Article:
During its summit in Manila last week, the World Travel & Tourism Council introduced the Hotel Sustainability Basics, a set of eco-oriented best practices at the beginner level for hotels developed in collaboration with the Sustainable Hospitality Alliance, industry experts and environmental academics. The program will provide a ramp for all types of hotels to move forward to more advanced initiatives.
According to the WTTC website, the program includes 12 criteria for sustainable action divided into three categories – efficiency, planet and people. Program participants must meet eight mandatory criteria by the end of the year, including reducing the use of water and energy, reducing carbon emissions, reducing waste, implementing a program for recycling linen, using green cleaning products and eliminating plastic straws, mixers and more. disposable waste. . Broader criteria, as noted on the website, include the introduction of programs for the benefit of the property’s local community and the promotion of gender equality. At the time of going to press, only six actions have been identified specifically on the website as “required, with two tagged as“ priorities. ”WTTC did not return BTN’s requests for clarification.
Several of the criteria noted in the WTTC program have for years been identified in the hotel industry in general as necessary steps towards sustainable operation. They also comply with major programs such as the Sustainable Hospitality Alliance’s Pathway to Net Positive Hospitality and the Global Sustainable Tourism Council Criteria for Accommodation.
WTTC President and CEO Julia Simpson said in a press release that the goal of the new program was to offer better access to information on best practices across the industry, so that “no hotel, no matter how small, is left behind”, while industry is pushing towards a more sustainable future.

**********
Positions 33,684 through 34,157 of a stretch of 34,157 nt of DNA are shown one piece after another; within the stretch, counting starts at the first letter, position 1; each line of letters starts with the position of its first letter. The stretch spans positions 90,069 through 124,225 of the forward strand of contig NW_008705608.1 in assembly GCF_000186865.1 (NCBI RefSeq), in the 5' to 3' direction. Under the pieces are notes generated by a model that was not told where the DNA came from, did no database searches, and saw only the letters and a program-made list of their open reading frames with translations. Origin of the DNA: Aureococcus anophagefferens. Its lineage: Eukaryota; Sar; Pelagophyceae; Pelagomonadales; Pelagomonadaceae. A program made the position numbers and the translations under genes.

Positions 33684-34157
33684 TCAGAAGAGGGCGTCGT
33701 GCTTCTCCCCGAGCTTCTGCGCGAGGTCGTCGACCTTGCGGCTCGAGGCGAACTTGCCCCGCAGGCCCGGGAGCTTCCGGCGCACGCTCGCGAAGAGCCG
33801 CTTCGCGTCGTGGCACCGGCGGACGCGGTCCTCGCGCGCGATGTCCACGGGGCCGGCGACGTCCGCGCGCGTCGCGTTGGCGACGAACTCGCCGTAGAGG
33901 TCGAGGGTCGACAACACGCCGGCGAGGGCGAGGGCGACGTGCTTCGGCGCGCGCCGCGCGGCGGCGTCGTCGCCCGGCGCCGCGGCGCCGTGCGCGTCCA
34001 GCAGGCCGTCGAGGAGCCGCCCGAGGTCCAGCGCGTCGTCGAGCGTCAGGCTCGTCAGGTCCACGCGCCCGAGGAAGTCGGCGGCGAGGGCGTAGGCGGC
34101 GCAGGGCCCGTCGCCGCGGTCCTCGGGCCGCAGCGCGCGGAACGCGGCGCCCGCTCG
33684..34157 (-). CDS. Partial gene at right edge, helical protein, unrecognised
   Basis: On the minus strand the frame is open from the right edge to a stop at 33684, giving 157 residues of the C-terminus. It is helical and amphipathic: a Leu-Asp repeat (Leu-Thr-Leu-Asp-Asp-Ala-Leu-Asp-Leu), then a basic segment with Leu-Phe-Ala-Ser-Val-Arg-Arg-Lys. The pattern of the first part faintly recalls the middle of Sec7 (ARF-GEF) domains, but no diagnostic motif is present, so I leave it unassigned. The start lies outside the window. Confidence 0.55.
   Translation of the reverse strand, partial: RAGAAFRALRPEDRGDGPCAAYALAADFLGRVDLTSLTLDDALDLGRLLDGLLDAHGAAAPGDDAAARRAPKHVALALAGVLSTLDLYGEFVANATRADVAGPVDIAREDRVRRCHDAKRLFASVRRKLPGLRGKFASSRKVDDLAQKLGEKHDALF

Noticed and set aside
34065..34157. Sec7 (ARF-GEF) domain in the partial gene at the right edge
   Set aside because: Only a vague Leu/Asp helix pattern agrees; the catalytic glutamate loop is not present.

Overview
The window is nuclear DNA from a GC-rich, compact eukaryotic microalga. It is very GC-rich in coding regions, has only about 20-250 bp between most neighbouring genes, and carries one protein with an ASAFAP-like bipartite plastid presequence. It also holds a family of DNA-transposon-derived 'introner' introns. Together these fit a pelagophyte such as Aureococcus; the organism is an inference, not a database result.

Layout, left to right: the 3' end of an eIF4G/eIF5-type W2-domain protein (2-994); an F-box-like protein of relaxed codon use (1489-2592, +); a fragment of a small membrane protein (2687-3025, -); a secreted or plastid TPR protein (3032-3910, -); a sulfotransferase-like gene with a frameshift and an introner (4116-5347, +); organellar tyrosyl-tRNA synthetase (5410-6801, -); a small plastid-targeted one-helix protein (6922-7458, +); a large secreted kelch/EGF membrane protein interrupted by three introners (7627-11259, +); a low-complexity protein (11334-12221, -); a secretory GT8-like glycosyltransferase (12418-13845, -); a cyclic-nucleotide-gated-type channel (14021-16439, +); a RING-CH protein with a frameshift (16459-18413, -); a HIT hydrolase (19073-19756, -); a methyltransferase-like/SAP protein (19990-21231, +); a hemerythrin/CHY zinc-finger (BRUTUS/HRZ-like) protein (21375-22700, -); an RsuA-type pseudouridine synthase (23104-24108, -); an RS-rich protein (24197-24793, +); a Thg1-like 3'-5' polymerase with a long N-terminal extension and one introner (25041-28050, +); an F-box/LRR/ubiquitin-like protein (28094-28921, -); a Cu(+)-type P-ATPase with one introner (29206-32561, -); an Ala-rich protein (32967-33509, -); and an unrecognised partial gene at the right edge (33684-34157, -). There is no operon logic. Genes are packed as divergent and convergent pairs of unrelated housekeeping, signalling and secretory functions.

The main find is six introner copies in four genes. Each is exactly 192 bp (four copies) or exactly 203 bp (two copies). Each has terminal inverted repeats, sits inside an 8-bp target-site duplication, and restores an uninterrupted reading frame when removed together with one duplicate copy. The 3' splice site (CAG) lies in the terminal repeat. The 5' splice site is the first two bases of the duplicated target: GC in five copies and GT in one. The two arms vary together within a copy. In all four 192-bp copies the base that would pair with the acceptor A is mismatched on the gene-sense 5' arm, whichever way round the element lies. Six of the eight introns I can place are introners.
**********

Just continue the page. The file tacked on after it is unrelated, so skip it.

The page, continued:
“Sustainability is not negotiable, but not all small hotels have access to the science of how to make a difference,” she said. “This gives everyone access to a global standard.”
While the WTTC has defined the criteria and minimum requirements for the program, it is still working on a verification process for participants, which it plans to complete in the fourth quarter. The program’s adaptation to more advanced initiatives such as the Global Sustainable Tourism Council Criteria would prepare participants to build on the basics and potentially pursue sustainability certification through a GTSC-accredited third party.
Corporate travel managers have expressed their need for more uniform standards for sustainable hotel partners. The Global Business Travel Association is working on a set of criteria for the hotel application process that the organization is to issue this year. Industry players such as HRS have introduced their own sustainability certification programs, but the information is limited to their customer sets.